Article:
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You Don’t Have To Be Alone To Be Lonely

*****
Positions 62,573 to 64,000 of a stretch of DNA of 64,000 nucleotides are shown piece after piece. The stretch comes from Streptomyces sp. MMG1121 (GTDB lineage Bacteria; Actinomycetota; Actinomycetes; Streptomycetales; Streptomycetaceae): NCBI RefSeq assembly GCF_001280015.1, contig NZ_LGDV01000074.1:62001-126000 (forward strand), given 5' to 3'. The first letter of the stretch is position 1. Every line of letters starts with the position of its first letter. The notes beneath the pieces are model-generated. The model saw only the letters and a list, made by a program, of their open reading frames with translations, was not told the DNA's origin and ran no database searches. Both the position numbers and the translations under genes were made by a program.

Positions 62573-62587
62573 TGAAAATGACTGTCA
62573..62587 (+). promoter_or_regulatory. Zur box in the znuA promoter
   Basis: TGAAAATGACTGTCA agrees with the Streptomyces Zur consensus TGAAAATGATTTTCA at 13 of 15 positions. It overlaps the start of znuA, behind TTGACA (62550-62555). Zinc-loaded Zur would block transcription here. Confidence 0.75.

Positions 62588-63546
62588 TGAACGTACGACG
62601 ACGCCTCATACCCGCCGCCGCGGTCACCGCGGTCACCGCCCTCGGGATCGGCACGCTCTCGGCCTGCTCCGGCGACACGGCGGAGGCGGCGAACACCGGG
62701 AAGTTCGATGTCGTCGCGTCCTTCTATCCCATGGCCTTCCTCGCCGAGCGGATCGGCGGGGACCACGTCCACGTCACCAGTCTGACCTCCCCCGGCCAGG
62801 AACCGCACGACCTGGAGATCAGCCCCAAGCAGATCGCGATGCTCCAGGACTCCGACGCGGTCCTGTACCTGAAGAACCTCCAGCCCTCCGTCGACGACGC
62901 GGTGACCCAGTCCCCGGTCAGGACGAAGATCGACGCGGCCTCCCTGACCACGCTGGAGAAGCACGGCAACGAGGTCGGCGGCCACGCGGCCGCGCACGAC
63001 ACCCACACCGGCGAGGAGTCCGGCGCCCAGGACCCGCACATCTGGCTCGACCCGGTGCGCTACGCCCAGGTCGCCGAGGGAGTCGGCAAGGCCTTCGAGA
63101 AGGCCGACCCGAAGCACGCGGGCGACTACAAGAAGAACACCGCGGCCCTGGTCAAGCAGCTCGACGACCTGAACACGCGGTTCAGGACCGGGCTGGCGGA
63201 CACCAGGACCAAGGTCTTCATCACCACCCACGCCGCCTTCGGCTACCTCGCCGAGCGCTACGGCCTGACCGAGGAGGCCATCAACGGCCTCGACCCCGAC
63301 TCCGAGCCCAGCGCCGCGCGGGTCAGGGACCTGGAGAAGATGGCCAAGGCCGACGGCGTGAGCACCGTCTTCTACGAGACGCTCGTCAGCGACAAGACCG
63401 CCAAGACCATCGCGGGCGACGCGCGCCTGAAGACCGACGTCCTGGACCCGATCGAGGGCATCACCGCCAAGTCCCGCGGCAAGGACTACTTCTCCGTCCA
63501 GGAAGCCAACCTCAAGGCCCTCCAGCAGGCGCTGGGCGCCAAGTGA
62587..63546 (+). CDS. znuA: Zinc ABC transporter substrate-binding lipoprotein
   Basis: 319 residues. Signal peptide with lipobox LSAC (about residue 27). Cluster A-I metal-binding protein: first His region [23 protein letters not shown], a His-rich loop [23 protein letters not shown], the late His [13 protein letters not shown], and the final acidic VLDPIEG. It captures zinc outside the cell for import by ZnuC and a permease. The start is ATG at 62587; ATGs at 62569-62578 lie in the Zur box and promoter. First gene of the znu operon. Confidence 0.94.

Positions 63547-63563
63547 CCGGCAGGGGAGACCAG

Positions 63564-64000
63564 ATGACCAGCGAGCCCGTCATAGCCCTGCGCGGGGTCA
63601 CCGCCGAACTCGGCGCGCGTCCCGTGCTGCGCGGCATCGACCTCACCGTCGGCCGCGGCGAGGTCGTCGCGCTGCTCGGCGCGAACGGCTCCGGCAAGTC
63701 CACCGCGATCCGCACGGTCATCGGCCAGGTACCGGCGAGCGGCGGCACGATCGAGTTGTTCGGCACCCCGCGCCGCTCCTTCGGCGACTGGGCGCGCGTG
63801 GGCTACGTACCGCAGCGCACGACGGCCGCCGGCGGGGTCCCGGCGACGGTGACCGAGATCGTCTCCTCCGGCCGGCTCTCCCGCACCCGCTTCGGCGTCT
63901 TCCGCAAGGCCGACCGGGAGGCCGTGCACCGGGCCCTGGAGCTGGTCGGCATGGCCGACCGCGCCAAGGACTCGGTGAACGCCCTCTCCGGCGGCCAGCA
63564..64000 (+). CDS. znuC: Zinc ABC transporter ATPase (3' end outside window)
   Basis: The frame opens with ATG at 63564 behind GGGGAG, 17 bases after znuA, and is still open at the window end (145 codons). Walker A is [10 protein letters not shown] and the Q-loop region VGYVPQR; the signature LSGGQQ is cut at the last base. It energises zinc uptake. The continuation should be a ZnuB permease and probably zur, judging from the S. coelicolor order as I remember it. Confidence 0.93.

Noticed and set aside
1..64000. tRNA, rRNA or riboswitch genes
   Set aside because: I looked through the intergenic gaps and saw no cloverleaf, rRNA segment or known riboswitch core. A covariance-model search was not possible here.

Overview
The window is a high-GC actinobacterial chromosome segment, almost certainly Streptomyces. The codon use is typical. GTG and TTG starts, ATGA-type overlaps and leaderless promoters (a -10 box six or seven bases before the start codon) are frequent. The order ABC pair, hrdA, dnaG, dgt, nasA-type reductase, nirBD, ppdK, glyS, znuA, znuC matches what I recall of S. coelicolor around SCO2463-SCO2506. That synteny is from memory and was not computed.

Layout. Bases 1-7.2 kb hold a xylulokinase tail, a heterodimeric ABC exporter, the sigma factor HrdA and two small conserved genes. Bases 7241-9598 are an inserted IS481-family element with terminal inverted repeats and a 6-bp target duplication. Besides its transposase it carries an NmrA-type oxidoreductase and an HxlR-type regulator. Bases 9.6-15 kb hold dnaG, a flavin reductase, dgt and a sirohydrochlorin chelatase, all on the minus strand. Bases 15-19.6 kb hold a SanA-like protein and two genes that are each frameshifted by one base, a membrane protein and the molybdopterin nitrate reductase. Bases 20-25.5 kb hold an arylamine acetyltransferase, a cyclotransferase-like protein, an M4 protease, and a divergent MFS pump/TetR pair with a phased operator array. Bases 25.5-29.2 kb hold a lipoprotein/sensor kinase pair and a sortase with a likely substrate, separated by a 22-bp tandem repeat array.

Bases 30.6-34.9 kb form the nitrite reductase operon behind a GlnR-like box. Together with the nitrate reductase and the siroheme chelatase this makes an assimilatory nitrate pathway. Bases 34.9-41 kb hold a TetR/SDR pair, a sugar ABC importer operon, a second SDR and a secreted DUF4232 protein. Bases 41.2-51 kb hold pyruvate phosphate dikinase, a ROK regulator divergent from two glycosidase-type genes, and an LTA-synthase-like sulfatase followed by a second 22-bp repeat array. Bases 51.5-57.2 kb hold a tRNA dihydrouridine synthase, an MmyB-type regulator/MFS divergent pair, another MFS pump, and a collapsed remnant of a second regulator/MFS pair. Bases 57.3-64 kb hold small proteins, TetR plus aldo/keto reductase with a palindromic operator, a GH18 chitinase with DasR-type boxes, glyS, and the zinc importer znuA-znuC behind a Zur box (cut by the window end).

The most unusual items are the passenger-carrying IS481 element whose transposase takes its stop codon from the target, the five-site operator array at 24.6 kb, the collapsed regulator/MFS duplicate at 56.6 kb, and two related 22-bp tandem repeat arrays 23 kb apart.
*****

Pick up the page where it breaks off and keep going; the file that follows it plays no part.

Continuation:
Last week was mental health awareness week and this years theme was loneliness. Something we can probably all relate to given the events of the last couple of years living during a pandemic. But you don’t have to be physically alone to feel lonely. Probably one of the loneliest times I’ve ever felt was when I was surrounded hundreds of other people on deployment. Thousands of miles away from home and watching the Australian CSE show and the band Simply Bushed came on. They had a song called “I’ll See Ya” about meeting up with a mate but not knowing when it will be as life seems to get in the way. The song completely floored me. Here I was sat in middle the crowd and it felt like I might as well have been stranded in the desert. All I wanted to be was back home with my mates having a pint and ripping into each other about how bad our football teams are. Of course that’s not always possible when you’re in the Armed Forces. Whether it’s on deployment, or posted to the unit miles away from home, you can feel so isolated and alone regardless of how many others are around you at the time. This is why it’s extremely important to keep a check on each other. With some it’s can be quite obvious something is wrong. Their body language changes, they’re quieter than usual, or they might snap for no reason. For others its harder to tell as they act normally when around others but break down as soon as they are alone with their thoughts. Even a simple “Are you Ok?” and greeting everyone you come in to contact with could be enough for them to open up about a problem, or for you to find someone to confide your own issues with. Whatever it might be. By doing just one Buddy Check a day. It might just make the difference.

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